Reaching the digitally connected Millennial market (also known as Generation Y) through the use of a regular Standard Mail piece may seem like a lost cause. But if you understand who your target audience is and how they want to receive messages, you may just see some benefits in your favor.

Millennials are between the ages of 19 and 34. They are the largest generation (estimated at 80 million in the U.S.) since the Baby Boomers. According to the Pew Research Center, they are optimistic and technologically savvy.[1] And according to Experian Marketing Services, almost one-quarter (24 percent) of millennials have a college degree,[2] while 33 percent are married and many (58 percent) own a home.[3] Their buying power is also growing every year.

As a Millennial, I've recycled my share of transactional mail - especially pieces that look and feel like "junk" mail. But recently I got a piece of mail from my telecommunications company that I couldn't help but open. Here are six things this company did right.

1. Be direct. Make sure you state up front (on the envelope) the reason for the communication.
I would have recycled most pieces of mail like this one; it was lightweight and flimsy, and I knew it wasn't a bill because I subscribe to eBill and auto-pay services. But I took a look at the red, boldface sentence on the envelope. "Good news - we upgraded your Internet speed for FREE!" For free?! There has to be some type of catch, right? So I opened it up.

2. Simplify the message. You don't need to use fancy words or overcomplicate the message with Millennials. Make the communication targeted, short, relevant and to the point. According to an infographic by Marketo, the average American's attention span is roughly 8 seconds. In two paragraphs, I knew exactly what the communication was about and what I needed to do to get additional Internet speed (and I don't have to do a thing!).

3. Use color and/or images. Create a piece your audience wants to read. The saying "a picture is worth a thousand words" holds true. Again, you are dealing with a generation that wants the message in a short amount of time. The next generation (Generation Z) after Millennials is no different. They prefer visuals over text. Start now - don't lose their attention!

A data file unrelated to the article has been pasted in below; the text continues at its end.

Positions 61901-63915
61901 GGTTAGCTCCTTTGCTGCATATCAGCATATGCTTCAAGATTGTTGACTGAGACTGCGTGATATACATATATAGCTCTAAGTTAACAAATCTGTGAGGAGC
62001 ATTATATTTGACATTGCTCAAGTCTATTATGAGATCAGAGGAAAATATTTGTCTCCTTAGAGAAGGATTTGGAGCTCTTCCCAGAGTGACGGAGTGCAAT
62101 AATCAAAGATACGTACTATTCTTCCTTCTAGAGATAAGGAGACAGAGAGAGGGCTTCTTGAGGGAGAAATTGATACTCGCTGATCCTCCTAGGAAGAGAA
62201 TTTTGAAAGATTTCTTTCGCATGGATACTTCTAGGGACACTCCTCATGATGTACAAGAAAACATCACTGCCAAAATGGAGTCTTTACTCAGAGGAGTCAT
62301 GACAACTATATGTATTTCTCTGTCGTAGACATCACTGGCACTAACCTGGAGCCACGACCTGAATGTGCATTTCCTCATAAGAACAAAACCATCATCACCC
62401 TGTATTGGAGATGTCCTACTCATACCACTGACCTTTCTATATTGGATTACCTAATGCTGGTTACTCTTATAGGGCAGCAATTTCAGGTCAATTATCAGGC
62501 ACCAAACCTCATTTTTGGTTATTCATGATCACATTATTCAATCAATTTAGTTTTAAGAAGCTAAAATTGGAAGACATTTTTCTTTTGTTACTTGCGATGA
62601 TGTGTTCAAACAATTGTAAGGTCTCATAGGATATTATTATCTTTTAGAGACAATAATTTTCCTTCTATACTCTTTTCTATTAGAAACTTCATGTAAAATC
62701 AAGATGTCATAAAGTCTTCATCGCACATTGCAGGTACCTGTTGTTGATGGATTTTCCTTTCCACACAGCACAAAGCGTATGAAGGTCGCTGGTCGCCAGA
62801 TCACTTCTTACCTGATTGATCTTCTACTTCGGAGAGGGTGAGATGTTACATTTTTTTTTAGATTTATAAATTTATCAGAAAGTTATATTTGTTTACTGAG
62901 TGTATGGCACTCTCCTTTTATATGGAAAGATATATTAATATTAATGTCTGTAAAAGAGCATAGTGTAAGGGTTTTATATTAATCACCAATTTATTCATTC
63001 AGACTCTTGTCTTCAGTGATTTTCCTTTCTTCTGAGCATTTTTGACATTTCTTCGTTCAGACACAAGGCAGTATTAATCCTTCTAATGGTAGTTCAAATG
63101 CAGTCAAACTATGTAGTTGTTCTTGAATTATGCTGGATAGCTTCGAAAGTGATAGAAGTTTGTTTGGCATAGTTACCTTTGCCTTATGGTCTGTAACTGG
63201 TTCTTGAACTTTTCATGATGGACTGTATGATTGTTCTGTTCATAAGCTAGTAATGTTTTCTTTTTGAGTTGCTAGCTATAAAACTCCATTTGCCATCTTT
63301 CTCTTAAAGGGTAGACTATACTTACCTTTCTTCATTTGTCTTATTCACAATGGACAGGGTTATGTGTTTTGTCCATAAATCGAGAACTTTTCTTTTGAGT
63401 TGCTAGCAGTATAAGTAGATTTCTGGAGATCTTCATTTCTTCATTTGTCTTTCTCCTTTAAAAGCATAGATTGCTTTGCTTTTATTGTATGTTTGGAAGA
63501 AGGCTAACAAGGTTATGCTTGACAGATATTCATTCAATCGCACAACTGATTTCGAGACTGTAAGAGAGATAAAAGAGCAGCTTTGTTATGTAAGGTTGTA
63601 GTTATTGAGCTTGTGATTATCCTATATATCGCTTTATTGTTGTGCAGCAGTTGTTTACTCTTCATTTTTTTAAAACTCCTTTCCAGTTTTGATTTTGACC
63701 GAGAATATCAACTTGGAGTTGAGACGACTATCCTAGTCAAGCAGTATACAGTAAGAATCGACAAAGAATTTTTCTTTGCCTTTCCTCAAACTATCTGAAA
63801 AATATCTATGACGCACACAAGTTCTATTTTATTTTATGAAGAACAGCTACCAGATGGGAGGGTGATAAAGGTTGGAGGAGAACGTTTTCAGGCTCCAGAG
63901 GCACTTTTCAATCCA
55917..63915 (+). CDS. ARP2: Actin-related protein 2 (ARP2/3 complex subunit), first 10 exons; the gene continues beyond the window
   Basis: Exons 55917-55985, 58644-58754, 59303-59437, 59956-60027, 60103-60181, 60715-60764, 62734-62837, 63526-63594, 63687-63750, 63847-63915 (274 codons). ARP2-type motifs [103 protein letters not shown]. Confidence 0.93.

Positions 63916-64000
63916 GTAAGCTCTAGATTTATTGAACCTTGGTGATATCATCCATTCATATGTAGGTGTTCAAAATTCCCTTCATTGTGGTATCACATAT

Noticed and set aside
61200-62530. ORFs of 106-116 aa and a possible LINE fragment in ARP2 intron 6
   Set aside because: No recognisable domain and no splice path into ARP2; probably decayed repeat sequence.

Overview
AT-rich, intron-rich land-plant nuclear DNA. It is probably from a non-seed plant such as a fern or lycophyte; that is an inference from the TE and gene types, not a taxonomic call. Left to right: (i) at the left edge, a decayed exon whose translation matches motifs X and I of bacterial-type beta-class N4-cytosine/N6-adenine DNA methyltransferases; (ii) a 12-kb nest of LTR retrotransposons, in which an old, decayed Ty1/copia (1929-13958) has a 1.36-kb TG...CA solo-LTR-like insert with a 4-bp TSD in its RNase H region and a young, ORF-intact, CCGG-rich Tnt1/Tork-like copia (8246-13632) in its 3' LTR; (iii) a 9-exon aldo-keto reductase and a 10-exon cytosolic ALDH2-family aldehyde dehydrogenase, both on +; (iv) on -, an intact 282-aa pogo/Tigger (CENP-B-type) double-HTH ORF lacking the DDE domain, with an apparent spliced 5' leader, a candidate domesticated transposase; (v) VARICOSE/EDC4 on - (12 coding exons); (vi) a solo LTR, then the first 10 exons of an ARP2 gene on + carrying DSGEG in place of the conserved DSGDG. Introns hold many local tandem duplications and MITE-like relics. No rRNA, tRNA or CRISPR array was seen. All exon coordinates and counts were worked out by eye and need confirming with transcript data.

4. Reward your customers. I was described as a loyal customer, yet I have only been a customer for 2 years. That doesn't seem like a long time to be defined as a loyal customer, right? But to the eyes (and short attention span) of a Millennial, 2 years is a long-term commitment. Many industries, such as telecommunications, struggle with a high churn/turnover rate. Let's face it; there are many choices within the communications market. I'm being solicited weekly to switch my Internet provider and tempted by Google Fiber Optic speed, which is coming to my neighborhood in the fall. Providing additional speed (8 more Mbps) for free is quite a compelling factor as I decide whether I'll continue my already satisfactory relationship. And the extra speed will come in handy while I watch my favorite Netflix show, listen to Pandora Internet radio, respond to a text or two, check my social media sites, or even type up a blog post like this one!

5. Know your customers. I'd be willing to bet big data played a part in this successful communication. Demographics and predictive analytics go hand-in-hand, particularly in the Standard Mail space. Marketers are slicing and dicing data, my data. How else would they know how to tailor a communication that resulted in a positive response? Of course, the power of a thank-you note goes a long way too.

6. Make customers feel valued. This is critical. As I said earlier, the mail piece itself felt like junk mail. But after being wooed by the color message and reading the personalized and well-crafted letter, I thought it had to be a First-Class mailpiece. Nope - they actually sent me a quality thank-you letter via Standard Mail. This is a first. It's nice to be valued as a customer. And had this been sent to my email inbox, it likely would have been overlooked.

Well done, telecommunications mailer! You managed to capture the attention of this Millennial in a way no other company has. Be direct, keep it simple, use color, offer a reward, know your customers and make them feel valued.

By the way - if you are worried about your bottom line to send a thank-you letter, consider what your bottom line would look like if you lost the customer altogether.

Mandi McCoy is Senior Product Manager | Customer Communications | DST Output, LLC. She can be reached at

[1] 'Millennials in Adulthood: Detached from Institutions, Networked with Friends.' Pew Research Center, March 7, 2014.

[2] 'Millennials - an interesting and influential demographic.' Diana Illiano, Experian Marketing Services, March 15, 2013.

[3] 'Millennials Come of Age.' Experian Marketing Services, June 2014.